MGM has top role in black films

Studio works criticism to its best advantage

April 14, 2003|By Michael Cieply | Michael Cieply,SPECIAL TO THE SUN

HOLLYWOOD - At the First AME Church in South-Central Los Angeles a few weeks ago, some aspiring black film entrepreneurs caught Metro-Goldwyn-Mayer Co.'s Chris McGurk off-guard with a line of questioning that began: "Now that MGM has established itself as the leading urban studio ..."

Only last fall, MGM was wrangling with activists offended by the studio's smash hit Barbershop, with its jabs at black icons Rosa Parks and Martin Luther King Jr. That an audience as finely attuned to community sensibilities as the First AME's was ready to see the company as a black cultural outpost surprised McGurk - who resolved to prove them right.

Since his encounter at the church, MGM's vice chairman has been quietly pushing his studio to capitalize on its new presence among blacks by developing a signature as Hollywood's premier stop for urban filmmakers.

"A light went off in my head," says McGurk, who joined MGM in 1999 after holding high-level jobs at Universal Pictures and Walt Disney Studios. "We've been attempting to find a way to define ourselves. But the movies were already defining us."

Now MGM is looking for a new array of employees and vendors with a fix on both the black market and the broader audience that sometimes follows it. The idea is to support a steady stream of black-oriented productions and development projects that already includes Foxy Brown, a reprise of the 1974 cult picture, with Halle Berry as both star and producer, and Double Man, billed as the "first African-American superhero," from director Antoine Fuqua.

The company already had a Barbershop sequel with star Ice Cube set for November release, and is lining up a spinoff, Beauty Shop, with Queen Latifah.

MGM also has in the works a Denzel Washington police drama and films to be produced by Morgan Freeman, Master P, Cuba Gooding Jr. and others.

Not everyone in Hollywood is sold on MGM's targeted approach, which grows from the studio's overall plan to focus on less-costly films, looking for hits that might spawn bigger sequels. "It's a good idea for a start-up," says one competing studio chief.

Every studio, moreover, has had its share of black-driven hits, including 20th Century Fox's Waiting to Exhale, which took in $67 million at the box office in 1995, and New Line Cinema's lucrative Friday series.

A few have even briefly seemed poised to assume the mantle of urban leadership - perhaps paralleling black-music powerhouses such as Universal's Interscope and Island Def Jam labels - only to have the effort founder amid disappointments and distractions. Thus, Sony Pictures Entertainment, following its success a decade ago with Boyz N the Hood, invested heavily in deals with its director John Singleton and comic Damon Wayans. Neither made a permanent mark at the studio.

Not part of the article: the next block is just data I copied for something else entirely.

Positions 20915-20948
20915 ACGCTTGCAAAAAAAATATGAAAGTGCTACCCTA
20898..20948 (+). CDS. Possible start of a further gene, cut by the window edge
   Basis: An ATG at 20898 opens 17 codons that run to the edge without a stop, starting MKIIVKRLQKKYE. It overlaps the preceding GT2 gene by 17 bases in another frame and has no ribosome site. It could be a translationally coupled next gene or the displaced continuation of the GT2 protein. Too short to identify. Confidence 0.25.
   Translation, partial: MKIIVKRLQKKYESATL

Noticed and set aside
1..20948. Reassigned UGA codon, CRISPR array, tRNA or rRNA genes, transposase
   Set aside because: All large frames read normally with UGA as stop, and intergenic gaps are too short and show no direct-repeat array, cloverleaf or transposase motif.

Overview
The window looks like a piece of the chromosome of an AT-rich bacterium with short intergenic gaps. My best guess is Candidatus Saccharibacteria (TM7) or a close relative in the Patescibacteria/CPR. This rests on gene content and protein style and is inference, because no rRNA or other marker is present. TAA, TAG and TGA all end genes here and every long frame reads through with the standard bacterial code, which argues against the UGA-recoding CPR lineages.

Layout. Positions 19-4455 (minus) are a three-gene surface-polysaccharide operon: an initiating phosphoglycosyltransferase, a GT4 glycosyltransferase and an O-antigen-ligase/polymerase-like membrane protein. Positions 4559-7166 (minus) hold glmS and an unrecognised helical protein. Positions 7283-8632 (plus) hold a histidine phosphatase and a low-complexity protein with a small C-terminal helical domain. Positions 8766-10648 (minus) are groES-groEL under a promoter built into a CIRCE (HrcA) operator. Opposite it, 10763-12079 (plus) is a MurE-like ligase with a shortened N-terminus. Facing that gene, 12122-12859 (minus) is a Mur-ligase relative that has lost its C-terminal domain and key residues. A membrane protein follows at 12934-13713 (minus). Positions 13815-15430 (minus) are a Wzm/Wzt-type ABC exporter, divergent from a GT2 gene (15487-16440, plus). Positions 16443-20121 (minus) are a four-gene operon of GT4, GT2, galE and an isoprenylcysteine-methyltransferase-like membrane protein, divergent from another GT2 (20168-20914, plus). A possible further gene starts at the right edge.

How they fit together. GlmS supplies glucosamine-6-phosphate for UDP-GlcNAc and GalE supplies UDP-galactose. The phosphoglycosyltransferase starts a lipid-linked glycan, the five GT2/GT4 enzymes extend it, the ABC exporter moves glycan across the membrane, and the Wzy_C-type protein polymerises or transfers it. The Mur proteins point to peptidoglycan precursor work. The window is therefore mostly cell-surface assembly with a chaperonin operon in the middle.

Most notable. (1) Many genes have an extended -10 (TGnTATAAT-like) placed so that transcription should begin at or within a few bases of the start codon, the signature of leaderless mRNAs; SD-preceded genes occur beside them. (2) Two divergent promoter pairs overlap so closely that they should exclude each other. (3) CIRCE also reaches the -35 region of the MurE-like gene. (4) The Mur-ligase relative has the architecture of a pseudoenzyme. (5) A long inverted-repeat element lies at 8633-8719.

One veteran Hollywood player, who declined to be identified, says he believes studios ultimately lose interest in black films because the material is so remote to most well-heeled, white executives. "When these people go home, they've been working on something that doesn't really apply to their lives," says this person, who has been involved with black-driven projects at several major studios.

Lately, News Corp.'s Fox Searchlight, which released Antwone Fisher, Vivendi Universal's Focus Features, which released Deliver Us From Eva, and Sony's Screen Gems, which has scheduled for next year The Break Up Handbook, starring Jamie Foxx, are said to be aggressively pursuing black-oriented pictures.

Such companies have found urban films increasingly attractive, particularly when budgets are low, because they can be targeted at a narrow but potentially potent audience, and then eased into the wider marketplace when they show drawing power. "It's a rifle shot rather than a shotgun," McGurk says.

The downside, according to McGurk and others, is that black-driven pictures continue to underperform in most foreign markets. The recent explosion in DVD revenue, however, has made it easier for studios to recoup their costs on modestly budgeted urban pictures even when they don't win the white audience - unlike Barbershop, which took in $75 million at the U.S. box office.

If the underlying economics are improving, some observers nonetheless believe MGM and others will overcome the challenge of consistency only when they realize that the black audience is powerful precisely because it is roiling with change.

"They're going to have to be able to figure out what the next thing is," says Damon Lee, a former MGM executive and now president of Urban Entertainment, which produced Undercover Brother for Universal. "What's the next sweet spot in the urban audience? Is it going to be the thriller? What is it?"

Cassandra Butcher, a publicist who has handled black-oriented projects for studios since the early 1990s and now works closely with MGM, says studios have failed when they assumed that the black audience is somehow static. "You have to continuously change those templates," she says.

But to Robert Teitel, who is co-producing the Barbershop films and other MGM projects with partner George Tillman Jr., such nuances are less important than simple resolve to find what he calls "universal themes" in films, black-oriented or otherwise, and stand by them.

In defending Barbershop's cultural self-critique when the controversy arose, says Teitel, McGurk earned the respect of an urban audience that gave him not just a hit, but a shot at leadership.

"He grabbed the mike and spoke up. He stood his ground," says Teitel. "I think that helped him, big-time."

Michael Cieply writes for the Los Angeles Times, a Tribune Publishing newspaper.

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